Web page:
Securing Emails and Websites

Have you ever thought that there is someone spying on your  emails and access to websites?

Do you know that normal email messages are stored and delivered through the Internet by email servers in plain readable words?

These email messages can be viewed directly by anyone who owns the mail server, or read by administrators that maintain the mail servers by browsing the mail storage and opening these message files.

Alternatively, emails can be intercepted using various methods such as setting up a rogue proxy server that provides a public “free Internet” service. When this “free Internet” service is utilized by unsuspecting users to send their messages, the data passed through this rouge proxy server are copied illegally.

These copied messages then can be viewed in plain sight without any restriction by the owner of this rogue proxy server.

To secure these emails from spying eyes, the plain readable words of the email messages in storage and transit must be scrambled into unreadable codes using a process called encryption.

Email encryption can be achieved by using a trusted digital certificate on any compatible email client such as Outlook.

But there is another use for digital certificate on an email, as it can be used to prove the identity of the email sender and verify the received original email message has not been modified by another person.

You might receive emails from your business partners regularly and you liaise with them confidently without doubting their identity daily.

But what if someday an email from your well-known bank officer asking you to provide your personal details to reactivate a bank payment channel or services, would you stop to wonder if this email is genuinely from the person you know and start to be suspicious, or would you provide all the required details without a doubt since the originating email address matches your address book entry?

What about getting an email from your child studying overseas, begging for a money deposit into a bank account because his mobile phone and wallet are missing? Left with no money and just his laptop while stranded at a train station or airport to email you for help, would you urgently deposit the money without thinking this could be a scam by some clever crime syndicate going after your money?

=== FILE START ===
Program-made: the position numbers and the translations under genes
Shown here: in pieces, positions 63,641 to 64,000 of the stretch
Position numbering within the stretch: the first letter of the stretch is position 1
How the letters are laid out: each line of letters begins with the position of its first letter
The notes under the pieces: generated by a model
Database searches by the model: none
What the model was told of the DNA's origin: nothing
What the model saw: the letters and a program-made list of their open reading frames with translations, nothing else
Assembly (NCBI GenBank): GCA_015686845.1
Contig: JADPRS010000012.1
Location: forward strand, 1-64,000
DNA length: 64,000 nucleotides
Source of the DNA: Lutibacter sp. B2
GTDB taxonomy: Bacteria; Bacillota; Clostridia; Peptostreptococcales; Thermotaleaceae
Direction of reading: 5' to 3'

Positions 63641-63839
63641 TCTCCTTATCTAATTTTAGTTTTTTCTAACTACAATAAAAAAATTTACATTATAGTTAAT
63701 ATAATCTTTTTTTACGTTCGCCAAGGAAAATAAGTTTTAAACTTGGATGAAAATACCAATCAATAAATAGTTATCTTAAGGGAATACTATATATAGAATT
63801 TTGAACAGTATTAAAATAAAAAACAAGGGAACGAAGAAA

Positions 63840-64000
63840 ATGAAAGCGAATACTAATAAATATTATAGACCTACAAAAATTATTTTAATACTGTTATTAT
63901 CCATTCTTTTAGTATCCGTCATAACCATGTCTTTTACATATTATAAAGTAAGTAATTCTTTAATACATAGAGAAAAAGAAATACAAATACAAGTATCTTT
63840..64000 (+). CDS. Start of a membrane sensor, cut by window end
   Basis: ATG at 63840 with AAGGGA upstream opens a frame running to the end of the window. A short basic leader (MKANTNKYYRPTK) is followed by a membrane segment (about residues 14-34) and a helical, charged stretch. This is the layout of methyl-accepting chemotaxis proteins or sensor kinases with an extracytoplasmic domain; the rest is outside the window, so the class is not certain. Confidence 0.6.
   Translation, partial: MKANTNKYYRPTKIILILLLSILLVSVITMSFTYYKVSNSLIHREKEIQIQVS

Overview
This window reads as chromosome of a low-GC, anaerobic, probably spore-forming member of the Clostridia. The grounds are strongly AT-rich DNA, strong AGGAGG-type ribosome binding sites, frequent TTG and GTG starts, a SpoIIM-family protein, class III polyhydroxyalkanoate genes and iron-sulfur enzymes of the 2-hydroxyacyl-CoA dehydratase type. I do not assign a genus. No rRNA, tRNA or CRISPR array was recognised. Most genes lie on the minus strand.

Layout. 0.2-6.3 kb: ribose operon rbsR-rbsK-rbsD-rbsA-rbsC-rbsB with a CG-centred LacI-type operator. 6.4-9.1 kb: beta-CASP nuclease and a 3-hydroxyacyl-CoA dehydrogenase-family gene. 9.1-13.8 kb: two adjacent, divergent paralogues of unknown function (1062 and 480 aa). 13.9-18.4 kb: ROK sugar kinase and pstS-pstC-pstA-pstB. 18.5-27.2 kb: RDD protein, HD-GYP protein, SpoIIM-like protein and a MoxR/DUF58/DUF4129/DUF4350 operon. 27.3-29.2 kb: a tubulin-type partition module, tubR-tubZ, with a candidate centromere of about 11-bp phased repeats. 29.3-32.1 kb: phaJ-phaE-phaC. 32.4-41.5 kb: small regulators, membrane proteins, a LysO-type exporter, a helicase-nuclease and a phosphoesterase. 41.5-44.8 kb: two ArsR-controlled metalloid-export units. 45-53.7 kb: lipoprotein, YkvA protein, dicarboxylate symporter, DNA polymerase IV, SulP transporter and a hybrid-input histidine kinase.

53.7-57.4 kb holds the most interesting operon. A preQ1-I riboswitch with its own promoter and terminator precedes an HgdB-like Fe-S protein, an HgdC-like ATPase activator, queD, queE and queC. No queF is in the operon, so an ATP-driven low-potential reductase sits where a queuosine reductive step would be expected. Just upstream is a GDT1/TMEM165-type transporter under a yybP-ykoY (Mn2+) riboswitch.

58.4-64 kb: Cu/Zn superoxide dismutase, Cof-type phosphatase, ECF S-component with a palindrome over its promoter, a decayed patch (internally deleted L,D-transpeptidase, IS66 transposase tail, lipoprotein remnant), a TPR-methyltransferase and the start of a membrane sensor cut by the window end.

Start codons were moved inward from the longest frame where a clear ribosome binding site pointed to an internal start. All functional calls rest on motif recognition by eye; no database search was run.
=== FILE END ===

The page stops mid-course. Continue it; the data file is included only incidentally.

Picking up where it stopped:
When you receive an email message with a trusted digital signature, will clear your doubts as you can confirm that the sender is who the sender claims to be & the email message has not been altered in any way during transit.

Verified email message on Outlook (indicator at top right):

Outlook secure

Encrypted email message on Outlook (padlock indicator at top right):

Outlook encypted

You may have done online banking or visit websites that requires you to login to use their services.

But the information you entered into the web form are also transmitted in plain readable words from your browser into their server which can be illegally copied during transit, unless these websites are using secure encrypted communication protected by a trusted digital certificate which are indicated by the “https://(Hyper Text Transfer Protocol Secure) and a locked padlock indicator on the browser itself.

Trusted secure website on Chrome browser (locked padlock indicator at address bar):

Website secure

With the secure encrypted communication channel in place, you may submit P&C information and perform transactions with confidence that no unauthorized persons are able to read the coded information even if they manage to copy the data transmission.

To participate in accepting our private trusted digital certificates, please perform the steps below.

Performing the steps below using Internet Explorer or Google Chrome browser will allow IE, Chrome, & Outlook on your personal computer to recognize our private trusted digital certificates used in participating websites and email messages.

Start by entering this address into your browser:

https://ca.datumcorp.com/datumca.crt

“Open” it and click “Install Certificate” & place this into “Trusted Root Certification Authorities” store.